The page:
Do You Really Need a Letter of Intent?

Business Insights

Do You Really Need a Letter of Intent?

Sep 18, 2019 | Business Insights

Letter of Intent, Term Sheet, Indication of Interest, and LOI – what do these all mean? These are actually different terms for fundamentally the same thing: a document that describes the terms of a future transaction. Each has a different style and has specific terms about the proposed transaction, and each can be helpful to document the future transaction.

A Letter of Intent, or “LOI”, is a classic agreement between a buyer and a seller regarding a purchase. Typically done early in the deal negotiations, it’s a basic understanding of a transaction to be used in the preparation of the deal documentation.

Usually styled as a letter from the Buyer to the Seller and signed by both parties, the LOI contains certain non-binding deal terms: purchase price (which can be a formula), method of payment (cash, note, equity in Buyer or combination thereof), timing, diligence to be conducted, and ancillary terms to the deal (future employment, non-compete or exclusivity).

Following a signed LOI, the Buyer typically then proceeds to the due diligence review of the Seller – which can be very costly for the Buyer and very exposing for the Seller. Without the understanding on the basic deal terms the LOI provides, the Buyer may not want to take on that time and expense, and the Seller may not want the risk of providing their financials and other confidential information available to a Buyer. The LOI gives both parties reassurances that a deal is more likely than not.

The deal terms listed in the LOI are non-binding because the parties want some flexibility in the transaction before diligence is completed. For example, the Buyer may find additional liability that would reduce the sale price, or may realize that the financing they thought they could obtain is not actually available.

Outside of the deal terms, there are a handful of terms in the LOI that are usually binding on the parties, like confidentiality, exclusivity with the Buyer (if negotiated), and the obligation to operate the business in the ordinary course prior to the transaction date.

Used even earlier in the negotiation of a deal than an LOI, an Indication of Interest, or IOI, has even fewer deal terms. IOIs are typically styled as a letter solely from the Buyer and provide a very general indication of the Buyer’s intent to enter into a deal.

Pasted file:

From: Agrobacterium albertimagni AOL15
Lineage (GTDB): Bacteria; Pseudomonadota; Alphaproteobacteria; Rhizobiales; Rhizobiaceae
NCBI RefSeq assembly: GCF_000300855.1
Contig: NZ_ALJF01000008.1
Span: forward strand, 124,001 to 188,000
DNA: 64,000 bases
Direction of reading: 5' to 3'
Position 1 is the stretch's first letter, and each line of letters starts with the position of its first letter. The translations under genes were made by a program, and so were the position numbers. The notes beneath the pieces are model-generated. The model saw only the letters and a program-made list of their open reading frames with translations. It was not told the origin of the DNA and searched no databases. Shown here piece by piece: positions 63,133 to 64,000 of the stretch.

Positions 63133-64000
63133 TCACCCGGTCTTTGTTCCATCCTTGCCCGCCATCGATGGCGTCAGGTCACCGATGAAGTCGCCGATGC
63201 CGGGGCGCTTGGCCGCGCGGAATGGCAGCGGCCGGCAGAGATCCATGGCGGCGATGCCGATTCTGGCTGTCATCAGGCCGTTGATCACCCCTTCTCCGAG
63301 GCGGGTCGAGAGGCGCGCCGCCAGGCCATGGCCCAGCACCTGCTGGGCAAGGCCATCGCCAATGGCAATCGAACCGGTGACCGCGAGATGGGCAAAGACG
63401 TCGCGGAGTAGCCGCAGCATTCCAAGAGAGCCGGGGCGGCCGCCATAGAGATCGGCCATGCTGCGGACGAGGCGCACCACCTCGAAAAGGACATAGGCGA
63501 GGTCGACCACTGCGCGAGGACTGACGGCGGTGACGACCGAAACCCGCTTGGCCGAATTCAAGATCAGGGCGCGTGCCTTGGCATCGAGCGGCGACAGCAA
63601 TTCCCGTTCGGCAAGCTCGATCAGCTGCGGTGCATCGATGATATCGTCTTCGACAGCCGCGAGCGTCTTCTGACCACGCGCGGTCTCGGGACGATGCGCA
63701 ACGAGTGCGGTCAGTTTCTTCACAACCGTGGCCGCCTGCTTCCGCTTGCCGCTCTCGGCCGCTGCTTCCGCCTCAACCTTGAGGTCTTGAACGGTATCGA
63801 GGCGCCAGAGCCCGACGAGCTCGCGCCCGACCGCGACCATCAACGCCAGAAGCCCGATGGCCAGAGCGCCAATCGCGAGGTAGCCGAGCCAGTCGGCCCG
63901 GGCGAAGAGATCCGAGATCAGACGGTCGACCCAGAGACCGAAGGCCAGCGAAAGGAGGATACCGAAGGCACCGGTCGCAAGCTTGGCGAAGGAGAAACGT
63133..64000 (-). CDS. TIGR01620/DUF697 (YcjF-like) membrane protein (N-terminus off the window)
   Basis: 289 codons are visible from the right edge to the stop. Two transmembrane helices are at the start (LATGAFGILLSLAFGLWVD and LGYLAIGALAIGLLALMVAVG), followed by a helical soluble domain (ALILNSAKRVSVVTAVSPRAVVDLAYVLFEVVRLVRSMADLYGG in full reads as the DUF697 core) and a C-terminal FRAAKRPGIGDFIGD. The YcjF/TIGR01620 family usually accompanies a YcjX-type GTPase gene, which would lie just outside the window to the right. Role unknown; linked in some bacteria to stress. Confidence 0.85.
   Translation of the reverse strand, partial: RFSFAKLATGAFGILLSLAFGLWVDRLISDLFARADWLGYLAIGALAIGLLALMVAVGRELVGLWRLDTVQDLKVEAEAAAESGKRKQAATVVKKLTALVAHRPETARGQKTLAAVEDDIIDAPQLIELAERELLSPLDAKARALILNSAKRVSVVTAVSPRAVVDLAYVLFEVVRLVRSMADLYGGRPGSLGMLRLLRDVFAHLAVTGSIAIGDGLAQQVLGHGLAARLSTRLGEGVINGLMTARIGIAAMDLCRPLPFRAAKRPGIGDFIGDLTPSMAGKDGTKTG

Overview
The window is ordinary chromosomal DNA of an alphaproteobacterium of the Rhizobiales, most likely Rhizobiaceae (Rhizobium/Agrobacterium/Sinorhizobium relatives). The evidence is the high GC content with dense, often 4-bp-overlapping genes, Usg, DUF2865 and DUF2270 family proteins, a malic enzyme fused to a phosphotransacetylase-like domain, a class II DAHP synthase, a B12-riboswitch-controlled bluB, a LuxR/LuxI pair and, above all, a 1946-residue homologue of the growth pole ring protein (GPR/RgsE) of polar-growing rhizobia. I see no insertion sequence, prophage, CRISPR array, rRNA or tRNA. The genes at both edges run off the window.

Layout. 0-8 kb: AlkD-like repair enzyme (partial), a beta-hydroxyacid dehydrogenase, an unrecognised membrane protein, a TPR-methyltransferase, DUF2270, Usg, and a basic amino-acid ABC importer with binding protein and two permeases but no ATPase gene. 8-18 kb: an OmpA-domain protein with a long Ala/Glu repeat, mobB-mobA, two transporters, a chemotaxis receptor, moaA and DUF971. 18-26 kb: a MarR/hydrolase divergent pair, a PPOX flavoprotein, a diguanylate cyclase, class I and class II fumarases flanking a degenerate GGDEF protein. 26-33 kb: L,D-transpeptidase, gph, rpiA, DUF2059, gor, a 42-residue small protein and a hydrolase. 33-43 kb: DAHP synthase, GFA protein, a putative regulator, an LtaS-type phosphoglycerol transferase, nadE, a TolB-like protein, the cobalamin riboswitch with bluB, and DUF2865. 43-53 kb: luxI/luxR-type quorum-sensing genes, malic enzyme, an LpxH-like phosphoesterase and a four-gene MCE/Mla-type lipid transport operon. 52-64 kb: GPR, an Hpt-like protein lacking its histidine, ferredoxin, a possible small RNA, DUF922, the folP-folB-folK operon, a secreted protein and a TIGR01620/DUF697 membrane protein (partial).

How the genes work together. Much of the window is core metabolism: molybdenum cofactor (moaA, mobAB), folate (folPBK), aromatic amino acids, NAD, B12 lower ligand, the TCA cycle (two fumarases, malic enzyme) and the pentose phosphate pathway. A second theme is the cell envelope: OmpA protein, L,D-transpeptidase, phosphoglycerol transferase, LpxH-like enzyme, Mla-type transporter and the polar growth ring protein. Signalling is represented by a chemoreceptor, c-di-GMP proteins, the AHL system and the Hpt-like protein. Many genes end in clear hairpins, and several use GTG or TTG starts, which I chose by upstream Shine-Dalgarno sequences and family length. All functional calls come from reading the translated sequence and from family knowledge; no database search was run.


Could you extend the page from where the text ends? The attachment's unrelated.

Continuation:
They may include only a vague range of purchase prices, but get the Buyer “in the door” to receive information on the Seller, including a Confidential Information Memorandum or “CIM”. While not always used, an IOI is sometimes requested just to narrow the number of potential buyers in a deal.

Alternatively, an unsolicited Buyer may send one to an identified target. The Board of Directors at the target may have an obligation to investigate the possibility of selling the Company to the Buyer, which could set off an auction process to find a high price for the shareholders.

Term Sheets are very similar to LOIs in terms of timing and the specificity of deal terms, but often times look very different – and sometimes could simply be a bulleted list, signed by the parties or not. Term sheets are seen in transactions involving the purchase of an entire company, but you can also see them in other types of transactions, including stock issuances, loan financings, and severance/release agreements.

Any document that adequately describes the intent of the parties can be helpful to propel the transaction forward. These documents enable the parties to understand what they are getting into and to assess risks and rewards, before they spend time and money drafting the definitive agreements.

This article is for informational purposes only and does not contain or convey legal advice. Consult a lawyer. Any views or opinions expressed herein are those of the authors, and are not necessarily the views of any client.


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